A couple seasons ago, Bonnat gave away a few brand new bicycles (for anyone unfamiliar with the Tour de France, the French love their bikes) to some children in a Côte d’Ivoire village only to discover that they’d been sold – twice no less – that afternoon.

The obvious question for Shawn Askinosie & his accolytes becomes ‘why bother’?

Hype averse, he ain’t in it for the pay-off (it’s too damn hard to line up contacts, make travel arrangements, endure the road work, partner with growers to properly ferment & dry when most do neither because time equals money & the longer the post-harvest takes, the more exposed a grower opens himself or herself up to theives who’ll snatch the beans to sell to some int’l broker; oh, & the paper stack involved to export a commodity). It’s all too risky & potentially a financial loss.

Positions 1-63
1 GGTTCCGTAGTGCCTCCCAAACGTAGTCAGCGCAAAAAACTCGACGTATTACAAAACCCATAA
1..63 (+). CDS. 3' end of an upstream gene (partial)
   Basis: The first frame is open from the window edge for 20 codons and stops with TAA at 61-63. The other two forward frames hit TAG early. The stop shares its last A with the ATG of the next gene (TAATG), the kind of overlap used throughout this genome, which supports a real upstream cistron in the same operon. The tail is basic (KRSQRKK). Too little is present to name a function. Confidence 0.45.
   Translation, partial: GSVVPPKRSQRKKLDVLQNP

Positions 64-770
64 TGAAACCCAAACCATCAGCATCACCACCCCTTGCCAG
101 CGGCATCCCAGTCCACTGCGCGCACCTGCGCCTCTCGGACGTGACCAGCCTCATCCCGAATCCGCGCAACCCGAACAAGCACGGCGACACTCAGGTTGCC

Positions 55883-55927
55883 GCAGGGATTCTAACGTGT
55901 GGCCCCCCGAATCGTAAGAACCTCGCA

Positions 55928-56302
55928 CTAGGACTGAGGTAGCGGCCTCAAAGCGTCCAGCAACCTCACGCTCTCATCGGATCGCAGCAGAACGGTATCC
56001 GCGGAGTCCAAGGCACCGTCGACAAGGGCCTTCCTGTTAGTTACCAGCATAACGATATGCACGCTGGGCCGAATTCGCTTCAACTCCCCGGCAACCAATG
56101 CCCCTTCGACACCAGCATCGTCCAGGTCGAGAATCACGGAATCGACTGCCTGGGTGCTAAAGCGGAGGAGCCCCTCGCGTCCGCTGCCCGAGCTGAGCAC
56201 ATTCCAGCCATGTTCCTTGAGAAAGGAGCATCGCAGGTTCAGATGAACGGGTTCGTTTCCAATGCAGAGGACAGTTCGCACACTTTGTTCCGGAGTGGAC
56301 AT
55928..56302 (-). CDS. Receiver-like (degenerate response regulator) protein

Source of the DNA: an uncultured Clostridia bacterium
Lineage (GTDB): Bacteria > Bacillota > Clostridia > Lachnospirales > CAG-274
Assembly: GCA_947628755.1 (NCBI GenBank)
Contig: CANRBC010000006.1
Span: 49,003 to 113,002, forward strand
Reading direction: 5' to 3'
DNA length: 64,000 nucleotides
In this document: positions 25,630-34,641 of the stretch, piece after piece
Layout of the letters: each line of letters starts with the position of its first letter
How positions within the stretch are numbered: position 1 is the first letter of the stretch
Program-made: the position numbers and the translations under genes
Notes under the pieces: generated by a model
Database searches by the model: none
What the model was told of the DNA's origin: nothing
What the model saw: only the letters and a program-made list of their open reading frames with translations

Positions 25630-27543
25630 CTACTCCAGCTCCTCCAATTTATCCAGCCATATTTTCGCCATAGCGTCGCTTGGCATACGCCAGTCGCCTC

No, his is a faith-based initiative of a fierce spirituality that guides him.

Social business, to Askinosie, means how we treat people anywhere / everywhere. It doesn't entail a CSR dept of some MNC, or outsourced to an NGO, so they can engage in red-bathing (i.e., the social counterpart to green-washing, as in being “down with the natives”). It forms instead a core value for him – the defining center-point of his life in the best intent of those who went to Africa centuries ago like the Basel Missions. (And please no surly comments about the pavement on the road to hell.)